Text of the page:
7 Ways to Structure Your Presentation to Keep Your Audience Wanting More

Planning Your Presentation Structure: Like Building a Lego Model

The Message

7 Ways to Structure Your Presentation

Fact and Story

The Explanation

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  1. The Lay of the Land shows how things stand right now, what the destination is and how you plan to get there. The point is to get the audience excited and on board as quickly as possible by showing them the entire process straight up. Tell a story that relates directly to the introduction. Better yet, start with a story.
  2. The Roadmap is a visual map of how you will get to the final destination and reach the resolution. Set the audience on the right track.
  3. The First Step begins the adventure to get where you want to go.
  4. The Next Steps is the middle section of the presentation, where all the steps are laid out one by one.
  5. Almost there is the catharsis where you look back at how much has changed and progressed since the first step.
  6. The Arrival is the celebration of the end of the journey. The audience should feel like they have learned something new and gained new knowledge.

The Pitch

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  1. The Wind Up is a quick summary of what’s going on right now to presents the facts in a way that is easy to grasp and relatable to the audience.
  2. The Hurdle presents the problem that needs to be solved. Relay the problem with a story so that the emphasis is doubled.
  3. The Vision presents a glimpse into the main idea on how the problem can be solved.
  4. The Options is the moment when two different options are laid out as possibilities to solve the initial problem. The idea is to give an average option first, followed by a great option second. If there have already been tests and experiments to prove these facts, then these are the story.
  5. The Close is the point where the ideal option is presented as the best and only option.
  6. The Fine Print tells the audience exactly how the problem will be solved, the steps that need to be taken and the tasks to be resolved.
  7. The Hook is the uplifting conclusion to the presentation which relays an added bonus to the solution of the problem.

The Drama

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  1. One Fine Day. The introduction sets the stage with a situation where things are not perfect but just average. Imagine as if it were the first page of a book, where the setting is laid out and the audience gets an idea of a time and place.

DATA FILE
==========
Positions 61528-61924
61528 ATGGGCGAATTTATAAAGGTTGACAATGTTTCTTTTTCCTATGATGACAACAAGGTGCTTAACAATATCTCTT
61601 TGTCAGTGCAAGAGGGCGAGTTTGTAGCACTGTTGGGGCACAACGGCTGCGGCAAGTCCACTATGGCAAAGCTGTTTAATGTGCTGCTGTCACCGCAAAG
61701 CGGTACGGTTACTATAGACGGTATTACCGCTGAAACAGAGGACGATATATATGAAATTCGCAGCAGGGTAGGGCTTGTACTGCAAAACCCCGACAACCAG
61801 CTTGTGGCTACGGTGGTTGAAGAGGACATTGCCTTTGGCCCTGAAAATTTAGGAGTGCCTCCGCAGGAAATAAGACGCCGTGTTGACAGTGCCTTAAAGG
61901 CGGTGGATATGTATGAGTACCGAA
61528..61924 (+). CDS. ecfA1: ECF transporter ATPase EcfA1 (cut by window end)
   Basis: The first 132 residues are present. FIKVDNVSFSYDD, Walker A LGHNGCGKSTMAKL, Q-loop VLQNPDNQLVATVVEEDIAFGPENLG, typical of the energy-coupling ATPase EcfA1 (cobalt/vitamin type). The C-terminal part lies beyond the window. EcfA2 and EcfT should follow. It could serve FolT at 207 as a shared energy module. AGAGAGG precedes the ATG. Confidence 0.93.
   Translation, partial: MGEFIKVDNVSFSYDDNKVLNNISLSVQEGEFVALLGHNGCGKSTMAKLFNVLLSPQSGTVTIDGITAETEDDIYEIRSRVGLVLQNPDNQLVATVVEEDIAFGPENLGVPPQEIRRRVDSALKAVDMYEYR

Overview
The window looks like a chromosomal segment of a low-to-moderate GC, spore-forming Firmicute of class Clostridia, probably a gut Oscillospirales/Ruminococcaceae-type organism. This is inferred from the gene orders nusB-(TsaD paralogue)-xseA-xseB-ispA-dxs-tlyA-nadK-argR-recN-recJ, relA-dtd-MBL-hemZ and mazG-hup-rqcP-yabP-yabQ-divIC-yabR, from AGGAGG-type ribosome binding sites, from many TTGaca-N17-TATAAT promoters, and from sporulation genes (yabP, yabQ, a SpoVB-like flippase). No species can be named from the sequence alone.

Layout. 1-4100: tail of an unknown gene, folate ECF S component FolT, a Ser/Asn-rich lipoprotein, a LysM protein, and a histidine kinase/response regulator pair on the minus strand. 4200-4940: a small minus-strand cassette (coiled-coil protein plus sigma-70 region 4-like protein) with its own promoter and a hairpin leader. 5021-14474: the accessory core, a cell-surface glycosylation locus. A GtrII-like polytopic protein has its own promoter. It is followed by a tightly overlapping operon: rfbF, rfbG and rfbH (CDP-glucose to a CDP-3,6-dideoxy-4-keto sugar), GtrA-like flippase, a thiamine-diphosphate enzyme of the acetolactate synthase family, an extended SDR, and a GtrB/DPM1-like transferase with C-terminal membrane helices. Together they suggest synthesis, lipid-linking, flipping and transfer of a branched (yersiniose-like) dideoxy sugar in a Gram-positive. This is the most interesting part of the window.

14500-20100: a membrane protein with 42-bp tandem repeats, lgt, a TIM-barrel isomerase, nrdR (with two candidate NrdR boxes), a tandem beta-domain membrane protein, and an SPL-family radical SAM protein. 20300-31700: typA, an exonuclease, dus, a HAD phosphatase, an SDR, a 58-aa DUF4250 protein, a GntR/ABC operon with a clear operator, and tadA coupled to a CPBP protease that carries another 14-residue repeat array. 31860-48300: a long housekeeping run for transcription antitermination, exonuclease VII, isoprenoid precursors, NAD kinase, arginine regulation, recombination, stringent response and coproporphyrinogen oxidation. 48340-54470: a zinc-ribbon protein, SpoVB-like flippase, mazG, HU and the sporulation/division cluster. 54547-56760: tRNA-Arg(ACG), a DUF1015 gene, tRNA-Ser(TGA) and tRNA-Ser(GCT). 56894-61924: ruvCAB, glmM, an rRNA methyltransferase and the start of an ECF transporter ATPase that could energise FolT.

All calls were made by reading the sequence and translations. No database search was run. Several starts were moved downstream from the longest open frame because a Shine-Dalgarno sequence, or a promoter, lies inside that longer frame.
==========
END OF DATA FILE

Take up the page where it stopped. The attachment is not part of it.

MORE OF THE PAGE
2. The Challenge. Suddenly a problem appears that can’t be ignored. The things that need to be solved are presented as a challenge.
  3. Descending Crisis. At this point, the problem is attacked head on but things gets worse until it hits rock bottom.
  4. Rock Bottom. When all seems lost and everything is at its worst, the story arrives at a standstill. As an added bonus, the presenter can pause for effect.
  5. The Discovery. This is the moment when a glimmer of light shows up and there is a discovery, a new way of resolving the problem.
  6. The Rise. By discovering new abilities, the problem can be tackled in a positive way.
  7. The Return. Not only are the problem and challenge resolved, the character and the audience break through and reach an unexpected happiness threshold, opening the world to a whole new range of possibilities.
  8. The Lesson. The conclusion is reached with an unforgettable lesson and resolution. The audience will feel inspired, informed and entertained.

Situation — Complication — Resolution

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Situation — Opportunity — Resolution

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Hook, Meat and Payoff

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Make a Storyboard

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Build it with Visme

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Payman Taei

Payman Taei

I’m helping the world communicate Visually. #VisualContent Master, Designer, #Entrepreneur, #startups. Founder: Visme & HindSite Interactive